Reformist Muslim

Exploring possibilities for the future of Islam and other thoughts

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Location: London, United Kingdom

Tuesday, April 04, 2006

Civil Society In Musharraf's Pakistan

The military is so secure in its rule and the official politicians so useless that 'civil society' is booming. Private TV channels, like NGOs, have mushroomed and most views are permissible (I was interviewed for an hour by one of these on the "fate of the world communist movement") except a frontal assault on religion or the military and its networks that govern the country. If civil society posed any real threat to the elite, the plaudits it receives would rapidly turn to menace.

This is from a very interesting column by Tariq Ali on the World Social Forum's stop in Karachi. Particularly biting is his critique of NGO's operating in Pakistan. However in this post I would like to focus on his comments on Pakistani civil society.

In my opinion, liberal democracies are successful when there is a diverse and resilient civil society which resists authoritarianism. All governments have authoritarian tendencies, but whether or not they succeed in establishing and maintaining total control is dependent on if those concerned with society are significant enough a presence to prevent it from happening.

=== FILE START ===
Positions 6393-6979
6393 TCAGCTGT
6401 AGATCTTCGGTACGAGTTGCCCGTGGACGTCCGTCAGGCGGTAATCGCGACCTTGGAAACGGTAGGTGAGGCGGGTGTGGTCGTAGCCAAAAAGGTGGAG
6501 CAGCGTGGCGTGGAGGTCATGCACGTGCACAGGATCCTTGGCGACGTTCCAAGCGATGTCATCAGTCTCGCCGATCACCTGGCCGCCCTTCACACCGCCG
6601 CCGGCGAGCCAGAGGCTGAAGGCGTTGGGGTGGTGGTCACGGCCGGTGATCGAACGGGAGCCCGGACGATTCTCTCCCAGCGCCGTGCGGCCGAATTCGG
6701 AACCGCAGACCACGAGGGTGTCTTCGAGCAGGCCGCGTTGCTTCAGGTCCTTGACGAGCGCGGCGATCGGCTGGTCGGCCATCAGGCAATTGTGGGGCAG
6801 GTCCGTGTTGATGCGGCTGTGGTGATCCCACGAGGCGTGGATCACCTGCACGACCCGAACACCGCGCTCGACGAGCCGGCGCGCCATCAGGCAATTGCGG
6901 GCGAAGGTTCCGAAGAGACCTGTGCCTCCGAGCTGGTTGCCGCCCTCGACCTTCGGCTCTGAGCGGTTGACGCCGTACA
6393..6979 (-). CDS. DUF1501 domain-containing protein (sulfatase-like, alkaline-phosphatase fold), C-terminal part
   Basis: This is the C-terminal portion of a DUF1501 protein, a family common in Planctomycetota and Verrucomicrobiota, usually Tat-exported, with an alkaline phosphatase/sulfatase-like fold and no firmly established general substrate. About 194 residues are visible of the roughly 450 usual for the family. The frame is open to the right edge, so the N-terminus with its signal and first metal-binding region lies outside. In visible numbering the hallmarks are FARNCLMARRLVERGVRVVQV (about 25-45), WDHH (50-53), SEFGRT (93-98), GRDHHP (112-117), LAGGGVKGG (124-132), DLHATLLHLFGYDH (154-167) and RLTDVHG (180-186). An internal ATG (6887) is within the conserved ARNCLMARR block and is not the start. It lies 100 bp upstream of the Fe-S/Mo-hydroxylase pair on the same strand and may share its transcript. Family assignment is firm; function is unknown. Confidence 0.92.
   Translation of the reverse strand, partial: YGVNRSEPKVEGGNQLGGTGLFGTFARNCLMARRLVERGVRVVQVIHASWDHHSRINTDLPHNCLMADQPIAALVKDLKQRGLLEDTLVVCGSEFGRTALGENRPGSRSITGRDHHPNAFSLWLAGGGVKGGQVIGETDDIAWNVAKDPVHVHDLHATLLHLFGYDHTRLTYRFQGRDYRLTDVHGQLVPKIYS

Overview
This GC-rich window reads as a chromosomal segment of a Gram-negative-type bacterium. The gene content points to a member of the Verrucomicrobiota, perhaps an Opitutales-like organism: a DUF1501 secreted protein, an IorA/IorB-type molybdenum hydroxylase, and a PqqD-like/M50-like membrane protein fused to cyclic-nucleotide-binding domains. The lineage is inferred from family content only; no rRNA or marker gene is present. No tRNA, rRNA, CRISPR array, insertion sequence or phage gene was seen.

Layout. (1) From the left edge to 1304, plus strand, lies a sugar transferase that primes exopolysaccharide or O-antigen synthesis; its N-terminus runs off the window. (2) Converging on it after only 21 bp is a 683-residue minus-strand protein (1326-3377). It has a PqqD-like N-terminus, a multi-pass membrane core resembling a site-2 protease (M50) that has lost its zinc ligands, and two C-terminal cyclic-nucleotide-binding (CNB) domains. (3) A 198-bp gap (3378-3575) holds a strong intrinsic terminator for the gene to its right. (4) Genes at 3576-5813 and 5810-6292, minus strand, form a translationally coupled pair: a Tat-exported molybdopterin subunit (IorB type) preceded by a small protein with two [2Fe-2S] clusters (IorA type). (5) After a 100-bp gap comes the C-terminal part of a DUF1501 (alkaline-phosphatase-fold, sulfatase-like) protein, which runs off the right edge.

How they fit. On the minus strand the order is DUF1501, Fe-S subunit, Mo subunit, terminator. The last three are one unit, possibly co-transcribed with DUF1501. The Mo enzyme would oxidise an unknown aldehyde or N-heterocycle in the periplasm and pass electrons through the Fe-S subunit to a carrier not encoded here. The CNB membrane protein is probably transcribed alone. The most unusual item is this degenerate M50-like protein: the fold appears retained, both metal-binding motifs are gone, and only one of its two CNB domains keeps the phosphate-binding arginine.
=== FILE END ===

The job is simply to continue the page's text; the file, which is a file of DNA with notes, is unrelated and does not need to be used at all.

I believe this is one of the reasons why Fareed Zakaria's analysis of liberalism before democracy works. A period of liberal authoratarianism allows civil society to develop in a way which is not possible in countries which rush towards democracy before the basic elements of a stable and tolerant society are in place.

It is in this context, that I'm not as skeptical of the current role of Pakistani civil society as Tariq Ali. It is true that today that the TV media in particular are relatively reluctant to openly criticise the government and it's policies.

However in the past year, we have witnessed at least two events where an internal conflict amongst the elite has opened up. Firstly and tragically was the Earthquake, when the TV media in particular could not help but report on the hopeless inadequacy of the government in leading the response effort. Secondly, we saw the lampooning of Musharraf after the seeming failure of President Bush's visit to Pakistan to achieve anything other than some funny pictures and a meaningless speech.

Of course there are problems in Baluchistan, parliamentary politics is a farce and a catastrophic event would in all likelihood set civil society back another ten to twenty years. However for now, the fact that the WSF is in Pakistan at all, gives me reason to hope for what in many ways is still a very flawed country.

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